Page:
The Moët British Independent Film Awards announced today that Chiwetel Ejiofor will be honoured with The Richard Harris Award which will be presented to him at this year’s ceremony on Sunday 6 December at Old Billingsgate.
The Richard Harris Award was introduced in 2002 in honour of Richard Harris and recognises outstanding contribution to British film by an actor. Previous winners have been John Hurt, David Thewlis, Bob Hoskins, Jim Broadbent, Daniel Day-Lewis, Helena Bonham Carter, Ralph Fiennes, Michael Gambon, Julie Walters and Emma Thompson in 2014.
The award is bestowed upon Chiwetel Ejiofor in recognition of his exceptional service to the film industry, not just here in the UK but internationally as an ambassador for British film.
Jared Harris, son of Richard Harris, commented: “I am so happy this award is going to Chiwetel. Although the recipients of this award have all been embraced by the establishment, they all came from outside it, fought their way in on the strength of their talent, claimed their place and changed the status quo. A journey which describes Chiwetel’s career perfectly. His talent is immense, it has brought him deserved worldwide recognition, and he is in his prime! I hope this award inspires British filmmakers to take advantage of him and build films around his talent.”
In 1996, Chiwetel caught the attention of Stephen Spielberg who cast him in Amistad opposite Morgan Freeman and Anthony Hopkins. In 2002, he was nominated for his first major awards: the BIFA for Most Promising Newcomer and for Best Actor, which he won, for his performance in Stephen Frears’ thriller Dirty Pretty Things. Chiwetel’s transatlantic career continued with roles in Richard Curtis’ Love Actually, Woody Allen’s Melinda and Melinda and Julian Jarrold’s Kinky Boots, which drew another BIFA nomination. Chiwetel has worked with a spectacular roll-call of directors in the UK and US including Ridley Scott (American Gangster, The Martian), David Mamet (Redbelt), Tom Hooper (Red Dust), Spike Lee (Inside Man), and Alfonso Cuarón in the Oscar nominated Children of Men. 2014 was a memorable year for Chiwetel and saw him star in Steve McQueen’s Oscar winning US-UK co-production Twelve Years a Slave. Chiwetel’s performance as Solomon Northup gained him Oscar, Golden Globe and SAG nominations and won him a Best Actor BAFTA. Later in the year Chiwetel also starred in Half of a Yellow Sun based on the highly acclaimed novel of the same title, the film also starred Thandie Newton and Joseph Mawle. This year Chiwetel was elevated from OBE to CBE for his services to drama and has seen him feature in a raft of acclaimed films and stage performances, including Everyman, Rufus Norris’ inaugural play as Artistic Director of The National Theatre. As well as that astonishing stage performance, 2015 has seen Chiwetel appear in blockbuster The Martian and the soon-to-be-released thriller Secret in Their Eyes with Julia Roberts and Nicole Kidman as well as John Hillcoat’s heist crime thriller Triple Nine with Kate Winslet, Casey Affleck and Aaron Paul. He is currently shooting Marvel’s Doctor Strange with Benedict Cumberbatch and Tilda Swinton.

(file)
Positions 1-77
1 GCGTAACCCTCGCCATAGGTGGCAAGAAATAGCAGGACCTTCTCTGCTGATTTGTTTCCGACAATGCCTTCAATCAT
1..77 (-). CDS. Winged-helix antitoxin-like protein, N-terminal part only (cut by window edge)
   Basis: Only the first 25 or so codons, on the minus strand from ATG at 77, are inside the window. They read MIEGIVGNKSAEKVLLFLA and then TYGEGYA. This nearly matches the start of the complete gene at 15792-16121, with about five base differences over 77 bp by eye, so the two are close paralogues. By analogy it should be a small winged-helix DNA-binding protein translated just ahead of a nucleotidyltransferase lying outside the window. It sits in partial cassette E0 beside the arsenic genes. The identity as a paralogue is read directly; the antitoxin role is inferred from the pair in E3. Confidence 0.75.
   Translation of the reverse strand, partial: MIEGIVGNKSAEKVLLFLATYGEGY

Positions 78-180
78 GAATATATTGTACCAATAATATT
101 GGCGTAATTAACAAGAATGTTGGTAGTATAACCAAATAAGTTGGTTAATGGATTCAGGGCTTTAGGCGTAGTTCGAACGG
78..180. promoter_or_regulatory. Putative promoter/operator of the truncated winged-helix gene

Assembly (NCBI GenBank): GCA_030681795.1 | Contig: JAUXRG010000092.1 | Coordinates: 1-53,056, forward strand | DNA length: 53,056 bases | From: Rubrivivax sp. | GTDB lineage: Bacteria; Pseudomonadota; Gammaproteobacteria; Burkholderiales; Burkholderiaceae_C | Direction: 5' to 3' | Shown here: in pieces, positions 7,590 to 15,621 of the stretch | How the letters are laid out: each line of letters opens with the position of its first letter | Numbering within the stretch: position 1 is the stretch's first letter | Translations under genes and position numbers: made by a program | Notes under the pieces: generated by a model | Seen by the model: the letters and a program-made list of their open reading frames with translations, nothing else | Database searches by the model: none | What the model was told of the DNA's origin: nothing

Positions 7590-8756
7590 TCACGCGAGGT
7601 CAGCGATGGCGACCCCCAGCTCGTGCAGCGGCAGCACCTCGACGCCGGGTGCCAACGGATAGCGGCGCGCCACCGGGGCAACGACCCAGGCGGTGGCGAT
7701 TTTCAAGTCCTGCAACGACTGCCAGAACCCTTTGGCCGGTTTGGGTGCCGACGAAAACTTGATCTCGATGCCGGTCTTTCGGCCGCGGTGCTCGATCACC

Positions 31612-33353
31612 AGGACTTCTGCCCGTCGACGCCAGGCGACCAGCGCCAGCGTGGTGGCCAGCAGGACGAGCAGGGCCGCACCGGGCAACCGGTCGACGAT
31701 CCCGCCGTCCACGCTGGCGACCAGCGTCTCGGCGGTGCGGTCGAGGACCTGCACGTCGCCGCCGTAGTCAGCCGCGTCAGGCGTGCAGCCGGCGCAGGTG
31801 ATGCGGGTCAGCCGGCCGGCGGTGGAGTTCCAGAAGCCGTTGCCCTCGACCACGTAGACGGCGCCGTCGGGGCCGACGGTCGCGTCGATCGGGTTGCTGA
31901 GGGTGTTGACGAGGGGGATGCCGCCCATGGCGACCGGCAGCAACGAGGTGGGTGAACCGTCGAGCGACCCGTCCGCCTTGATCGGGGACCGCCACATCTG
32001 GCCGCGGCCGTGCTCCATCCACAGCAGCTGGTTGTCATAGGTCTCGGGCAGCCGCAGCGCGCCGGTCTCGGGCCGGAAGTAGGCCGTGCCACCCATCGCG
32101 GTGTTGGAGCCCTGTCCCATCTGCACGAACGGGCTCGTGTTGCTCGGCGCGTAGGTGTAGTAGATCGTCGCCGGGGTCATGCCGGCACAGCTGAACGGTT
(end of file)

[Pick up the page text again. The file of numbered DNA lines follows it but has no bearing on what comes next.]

This year’s nominations were announced on 3 November at The London EDITION. In total, 28 different British feature films are nominated with The Lobster leading the nominations with seven; 45 Years and Macbeth have six nominations each. Amy, Brooklyn and Ex Machina have five, and High-Rise and Suffragette each receive four nominations. For the full list visit www.bifa.film/awards/nominations
The winners will be announced at The Moët British Independent Film Awards on Sunday 6 December at Old Billingsgate and the event will be live streamed on www.bifa.film
BIFA also recently announced a landmark series of public screenings of BIFA-nominated and winning films, supported by the BFI, which hit cinemas nationwide from today. For further details and to buy tickets, visit: www.discover.bifa.film